And critically, without a reasonable baseline of access to wealth, there can be no such thing as equality of opportunity.

Wealth inequality today in the United States is extreme and growing, and we talk about it a lot when someone throws a brick through the window of a Google bus.  Lots of smart people have already written about this, but here are two images to quickly show what the skew looks like: 


As the following table shows, wealth inequality has been growing in America for some time, not just the last few years.  It’s noticeable between the top 20% and bottom 80%, and particularly noticeable between the top 1% and bottom 99%.

And here is a graph that shows the income share of the top 1% over time:

The best thing one can probably say about this widening inequality is that it means we are making technological progress—if it were not happening, something would be going wrong with innovation.  But it’s a problem for obvious reasons (and the traditional endings to extreme wealth inequality in a society are never good).

We are becoming a nation of haves and have-nots—of prosperous San Francisco vs. bankrupt Detroit.  In San Francisco, the average house costs around $1mm.  In Detroit, the average house costs less than a Chevy Malibu made there. [2] And yet, I’d view a $1mm house in San Francisco as a better investment than 20 $50k houses in Detroit.  As the relentless march of technology continues, whole classes of jobs lost are never coming back, and cities dependent on those lost jobs are in bad shape. [3]

This widening wealth divide is happening at all levels—people, companies, and countries.  And either it will keep going, or innovation will stop.

But it feels really unfair.  People seem to be more sensitive to relative economic status than absolute.  So even if people are much better off being poor today than king 500 years ago, most people compare themselves to the richest people today, and not the richest people from the past.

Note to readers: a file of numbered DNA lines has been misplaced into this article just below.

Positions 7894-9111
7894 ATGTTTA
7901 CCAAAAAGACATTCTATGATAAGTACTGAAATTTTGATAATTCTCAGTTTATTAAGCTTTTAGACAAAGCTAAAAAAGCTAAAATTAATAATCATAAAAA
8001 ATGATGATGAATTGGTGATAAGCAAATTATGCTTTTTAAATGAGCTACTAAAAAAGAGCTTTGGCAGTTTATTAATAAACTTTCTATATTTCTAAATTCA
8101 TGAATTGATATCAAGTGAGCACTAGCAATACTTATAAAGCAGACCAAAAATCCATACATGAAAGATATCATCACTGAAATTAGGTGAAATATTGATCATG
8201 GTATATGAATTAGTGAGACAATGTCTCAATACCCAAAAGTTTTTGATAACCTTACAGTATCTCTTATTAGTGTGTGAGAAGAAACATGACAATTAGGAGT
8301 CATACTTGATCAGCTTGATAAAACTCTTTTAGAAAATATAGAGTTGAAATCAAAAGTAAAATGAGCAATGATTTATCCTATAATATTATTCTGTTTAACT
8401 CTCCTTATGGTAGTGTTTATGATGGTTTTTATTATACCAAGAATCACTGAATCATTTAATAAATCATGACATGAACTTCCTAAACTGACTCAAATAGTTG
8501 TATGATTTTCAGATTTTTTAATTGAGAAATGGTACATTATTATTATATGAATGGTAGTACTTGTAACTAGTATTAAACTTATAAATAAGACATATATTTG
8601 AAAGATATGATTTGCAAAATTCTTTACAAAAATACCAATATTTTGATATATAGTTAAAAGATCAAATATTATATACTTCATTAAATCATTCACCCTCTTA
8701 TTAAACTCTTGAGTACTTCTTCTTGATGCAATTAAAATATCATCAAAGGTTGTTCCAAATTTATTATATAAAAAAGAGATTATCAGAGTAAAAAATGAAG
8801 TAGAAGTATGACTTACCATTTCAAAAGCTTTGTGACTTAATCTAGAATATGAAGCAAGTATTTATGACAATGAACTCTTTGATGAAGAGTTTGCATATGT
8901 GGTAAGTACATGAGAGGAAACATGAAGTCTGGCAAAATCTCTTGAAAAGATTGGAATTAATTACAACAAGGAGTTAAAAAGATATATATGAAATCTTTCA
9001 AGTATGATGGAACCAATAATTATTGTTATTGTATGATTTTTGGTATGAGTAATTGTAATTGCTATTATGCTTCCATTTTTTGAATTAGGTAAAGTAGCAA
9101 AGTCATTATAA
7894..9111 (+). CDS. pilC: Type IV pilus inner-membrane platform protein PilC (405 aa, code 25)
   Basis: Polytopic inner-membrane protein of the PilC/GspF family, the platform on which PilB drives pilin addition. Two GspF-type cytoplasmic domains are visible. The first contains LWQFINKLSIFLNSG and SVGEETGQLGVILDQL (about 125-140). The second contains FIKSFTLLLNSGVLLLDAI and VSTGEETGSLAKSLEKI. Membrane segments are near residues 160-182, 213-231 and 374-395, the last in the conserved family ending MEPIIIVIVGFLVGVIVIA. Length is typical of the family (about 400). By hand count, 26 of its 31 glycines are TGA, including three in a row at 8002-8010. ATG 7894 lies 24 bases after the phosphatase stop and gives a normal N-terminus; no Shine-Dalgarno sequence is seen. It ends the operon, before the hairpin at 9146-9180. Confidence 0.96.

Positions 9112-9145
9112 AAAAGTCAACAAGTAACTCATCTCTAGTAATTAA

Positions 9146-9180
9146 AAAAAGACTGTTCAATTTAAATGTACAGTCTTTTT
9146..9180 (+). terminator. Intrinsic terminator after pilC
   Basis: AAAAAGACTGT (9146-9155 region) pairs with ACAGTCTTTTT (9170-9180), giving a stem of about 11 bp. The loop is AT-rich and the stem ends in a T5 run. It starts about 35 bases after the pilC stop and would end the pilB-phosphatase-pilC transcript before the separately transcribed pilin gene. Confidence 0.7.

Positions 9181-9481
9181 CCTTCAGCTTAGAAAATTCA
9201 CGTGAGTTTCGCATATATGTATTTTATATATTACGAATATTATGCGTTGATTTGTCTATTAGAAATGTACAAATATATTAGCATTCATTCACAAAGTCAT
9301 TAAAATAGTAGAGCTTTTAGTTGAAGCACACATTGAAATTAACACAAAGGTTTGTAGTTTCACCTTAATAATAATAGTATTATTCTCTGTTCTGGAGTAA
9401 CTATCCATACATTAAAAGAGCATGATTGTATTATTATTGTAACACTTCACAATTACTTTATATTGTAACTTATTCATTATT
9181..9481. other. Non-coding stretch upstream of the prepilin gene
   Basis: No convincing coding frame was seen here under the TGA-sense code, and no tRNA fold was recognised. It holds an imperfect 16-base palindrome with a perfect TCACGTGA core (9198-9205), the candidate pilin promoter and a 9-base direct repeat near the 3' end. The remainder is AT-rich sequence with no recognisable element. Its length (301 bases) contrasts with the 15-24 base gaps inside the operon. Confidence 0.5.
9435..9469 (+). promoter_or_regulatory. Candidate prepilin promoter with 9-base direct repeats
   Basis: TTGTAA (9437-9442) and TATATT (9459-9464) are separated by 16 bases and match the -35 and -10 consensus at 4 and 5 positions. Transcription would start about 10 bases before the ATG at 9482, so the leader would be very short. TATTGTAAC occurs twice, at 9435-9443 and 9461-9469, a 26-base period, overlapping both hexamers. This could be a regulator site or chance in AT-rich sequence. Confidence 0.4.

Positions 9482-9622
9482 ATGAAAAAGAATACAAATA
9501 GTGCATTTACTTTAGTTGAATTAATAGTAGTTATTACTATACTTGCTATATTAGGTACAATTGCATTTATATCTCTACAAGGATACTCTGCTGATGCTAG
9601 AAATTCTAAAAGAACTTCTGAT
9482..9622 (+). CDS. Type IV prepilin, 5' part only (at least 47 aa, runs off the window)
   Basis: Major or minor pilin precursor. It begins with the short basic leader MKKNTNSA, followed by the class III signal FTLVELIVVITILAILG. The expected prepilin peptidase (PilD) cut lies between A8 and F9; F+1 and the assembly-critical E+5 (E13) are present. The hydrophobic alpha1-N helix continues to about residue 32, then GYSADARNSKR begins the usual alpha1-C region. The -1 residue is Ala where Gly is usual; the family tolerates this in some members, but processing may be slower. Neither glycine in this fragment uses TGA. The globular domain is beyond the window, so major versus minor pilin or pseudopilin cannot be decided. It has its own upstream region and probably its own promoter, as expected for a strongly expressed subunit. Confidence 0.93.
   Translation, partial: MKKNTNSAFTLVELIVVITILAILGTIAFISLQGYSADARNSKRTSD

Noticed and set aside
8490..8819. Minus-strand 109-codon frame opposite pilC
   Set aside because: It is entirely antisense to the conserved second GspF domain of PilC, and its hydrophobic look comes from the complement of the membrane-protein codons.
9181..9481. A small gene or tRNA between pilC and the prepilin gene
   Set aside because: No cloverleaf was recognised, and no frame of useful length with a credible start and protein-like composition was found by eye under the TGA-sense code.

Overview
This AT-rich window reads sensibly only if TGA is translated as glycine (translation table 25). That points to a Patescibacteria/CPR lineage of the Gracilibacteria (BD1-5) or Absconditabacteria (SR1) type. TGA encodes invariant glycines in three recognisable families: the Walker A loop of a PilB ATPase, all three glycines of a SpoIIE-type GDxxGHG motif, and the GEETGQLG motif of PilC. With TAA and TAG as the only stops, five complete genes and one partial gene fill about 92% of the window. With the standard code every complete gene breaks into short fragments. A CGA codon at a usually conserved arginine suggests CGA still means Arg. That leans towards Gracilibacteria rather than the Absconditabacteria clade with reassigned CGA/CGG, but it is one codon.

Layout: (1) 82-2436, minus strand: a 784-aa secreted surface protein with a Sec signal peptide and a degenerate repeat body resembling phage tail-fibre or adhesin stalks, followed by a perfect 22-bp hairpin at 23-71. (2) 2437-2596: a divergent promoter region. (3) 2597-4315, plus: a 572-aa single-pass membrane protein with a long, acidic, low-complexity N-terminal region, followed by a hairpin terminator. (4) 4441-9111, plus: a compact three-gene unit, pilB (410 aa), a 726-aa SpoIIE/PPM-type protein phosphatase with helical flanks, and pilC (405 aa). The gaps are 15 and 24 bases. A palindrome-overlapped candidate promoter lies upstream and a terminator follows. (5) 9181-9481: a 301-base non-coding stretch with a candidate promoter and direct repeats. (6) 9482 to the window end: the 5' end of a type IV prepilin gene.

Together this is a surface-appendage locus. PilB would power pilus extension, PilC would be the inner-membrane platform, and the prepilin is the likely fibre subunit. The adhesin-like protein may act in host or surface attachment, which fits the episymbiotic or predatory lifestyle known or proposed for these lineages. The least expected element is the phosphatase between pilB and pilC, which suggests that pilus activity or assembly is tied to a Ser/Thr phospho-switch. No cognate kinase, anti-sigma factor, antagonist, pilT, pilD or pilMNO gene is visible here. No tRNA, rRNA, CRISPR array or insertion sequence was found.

And importantly, it really is unfair.  Trying to live on minimum wage in the United States is atrocious (  That budget, incidentally, assumes that the worker is working two jobs.  Even though they’re outputting less value, that person is certainly working harder than I am.  We should do more to help people like this.

Real minimum wage has declined, failing to track real averages wages and massively failing to track the wages of the top 1%.

In a world where ideas and networks are what matter, and manufacturing costs trend towards zero, we are going to have to get comfortable with a smaller and smaller number of people creating more and more of the wealth.   And we need a new solution for the people not creating most of the wealth—many of the minimum wage jobs are going to get innovated away anyway.

There are no obvious/easy solutions, or this would all be resolved.  I don’t have any great answers, so I’ll just throw out some thoughts.

We should assume that computers will replace effectively all manufacturing, and also most “rote work” of any kind.  So we have to figure out what humans are better at than computers.  If really great AI comes along, all bets are off, but at least for now, humans still have the market cornered on new ideas.   In an ideal world, we’d divide labor among humans and computer so that we can both focus on what we’re good at. 

There is reason to be optimistic.   When the steam engine came along, a lot of people lost their manual labor jobs.  But they found other things to do.  And when factories came along, the picture looked much worse.   And yet, again, we found new kinds of jobs.  This time around, we may see lots more programmers and startups.

Better education—in the right areas—is probably the best way to solve this.  I am skeptical of many current education startups, but I do believe this is a solvable problem.  A rapid change in what and how we teach people is critical—if everything is changing, we cannot keep the same model for education and expect it to continue to work.  If large classes of jobs get eliminated, hopefully we can teach people new skills and encourage them to do new things. 

Education, unlike a lot of other government spending, is actually an investment—we ought to get an ROI on it in terms of increased GDP (but of course it takes a long time to pay back). 

However, if we cannot find a new kind of work for billions of people, we’ll be faced with a new idle class.  The obvious conclusion is that the government will just have to give these people money, and there’s been increasing talk about a “basic income”—i.e, any adult who wanted it could have, say, $15,000 a year.

You can run the numbers in a way that sort of makes sense—if we did this for every adult in the US, it’d be about $3.5 trillion a year, or a little more than 20% of our GDP.  However, we’d knock out a lot of existing entitlement spending, maybe 10% of GDP.  And we’d probably phase it out for people making over a certain threshold, which could cut it substantially.